By: Kagiso Mnisi
Jazz education and development
The most fabulous things about any people are the legends they produce. ‘Legends’ in this instance is a deliberate reference to stories and knowledge. In the context of the forthcoming attraction that is the Jazzuary Masterclasses of 2021, aptly titled ‘Rebirth Of School : Jazz education and development’, the idea of knowledge production foregrounded in Jazz movement is deciphered. As a nod to Miles Davis’ seminal album, The Rebirth Of Cool, the masterclasses observe the tensions that exist in attaining, engaging and disseminating thought between academic, corporate and the informal contexts. All in the name of Jazz.
But at its essence, Jazz is the music of the people. Imagined out of Speakeasy’s paddling bootlegged hooch amid the waft of unruliness and resistance from Harlem to Lady Selbourne and even Mannenberg, the artform reeks erotically pungent. And like most gentrified black art forms, the unavoidable assimilation of Jazz into the world of capital makes a compelling case of how this invention has had the uncanny ability to be fluid. Be it existing on the page as an anthropological wonder or as the soundtrack to the shoe sliding Sunday digga dancers of Mamelodi, Jazz is a community builder.
Jazzuary Masterclasses 2021
It is in this vein that the Jazzuary Masterclasses of 2021 will feature a cast of acclaimed actors who have walked both the white walled corridors of academia just as they have imbibed the music from backyard parties. Some of these folks include the uber historian Ntombizikhona Valela whose enthralling sermon on ‘overlooked histories’ is a must see/hear.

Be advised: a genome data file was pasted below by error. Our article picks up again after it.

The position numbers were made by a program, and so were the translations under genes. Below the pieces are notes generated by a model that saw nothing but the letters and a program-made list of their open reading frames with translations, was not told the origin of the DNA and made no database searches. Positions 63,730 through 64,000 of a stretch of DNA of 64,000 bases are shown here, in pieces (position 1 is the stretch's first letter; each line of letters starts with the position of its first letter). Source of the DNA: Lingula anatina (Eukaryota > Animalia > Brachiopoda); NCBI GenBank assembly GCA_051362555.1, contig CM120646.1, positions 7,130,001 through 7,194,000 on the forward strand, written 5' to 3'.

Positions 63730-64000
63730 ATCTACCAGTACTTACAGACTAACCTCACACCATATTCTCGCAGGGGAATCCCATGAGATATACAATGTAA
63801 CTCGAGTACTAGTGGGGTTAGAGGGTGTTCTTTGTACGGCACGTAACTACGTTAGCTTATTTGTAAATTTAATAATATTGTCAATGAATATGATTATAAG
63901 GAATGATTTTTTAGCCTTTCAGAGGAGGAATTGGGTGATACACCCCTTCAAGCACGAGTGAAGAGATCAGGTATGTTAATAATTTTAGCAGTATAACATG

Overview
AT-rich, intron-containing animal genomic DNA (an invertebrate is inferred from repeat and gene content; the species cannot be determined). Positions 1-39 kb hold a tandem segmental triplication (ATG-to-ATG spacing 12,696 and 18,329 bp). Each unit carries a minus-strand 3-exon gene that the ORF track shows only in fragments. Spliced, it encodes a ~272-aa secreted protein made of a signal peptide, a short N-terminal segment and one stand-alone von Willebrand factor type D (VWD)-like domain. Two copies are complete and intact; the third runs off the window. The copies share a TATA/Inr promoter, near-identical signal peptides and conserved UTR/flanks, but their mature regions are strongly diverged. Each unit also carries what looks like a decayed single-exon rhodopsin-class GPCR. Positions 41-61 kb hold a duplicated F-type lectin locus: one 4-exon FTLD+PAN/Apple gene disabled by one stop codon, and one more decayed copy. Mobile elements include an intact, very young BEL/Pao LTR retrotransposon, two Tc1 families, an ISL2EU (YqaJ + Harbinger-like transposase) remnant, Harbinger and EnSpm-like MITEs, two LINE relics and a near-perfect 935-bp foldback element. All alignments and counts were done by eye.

The roll call also has the legal eagle outfit in the form Sosela Advisory comprised of Nothando Migogo and Andrew Curnow who lay bare how the core of the independent music business in the streaming era is a perpetual game of licencing intellectual property. Impresarios such as Khaya Mahlangu and Lex Futshane – who in their own right have risen to guru-like status as seasoned musicians – drop knowledge on how they as elders in the game are learning from their students. WorldWide FM jock and die-hard record digger, Atiyyah Khan draws attention to the significance of vinyl as a historic artefact.
Other contributors include:
- Msaki (Singer and Songwriter)
- Njabulo Zwane (Writer, Archivist and Researcher)
- Sibusiso Mashiloane (pianist and composer)
- Sifiso Khanyile (Film Director)
- Ziza Muftic (Teacher and composer)
- Shannon Mowday (Saxophonist, composer, and arranger)
- Luyanda Madope (Producer and Pianist)
- Salim Washington (Saxophonist & Teacher)
The cabal of musos and thinkers who have contributed to JM21 all have a similar on the role that Jazz plays in communities and that is to pass on stories from generation to generation in the most earnest and unsanitized way. Just as it has always been the case.
The Rebirth Of School Masterclasses will go live on 4th of January 2021.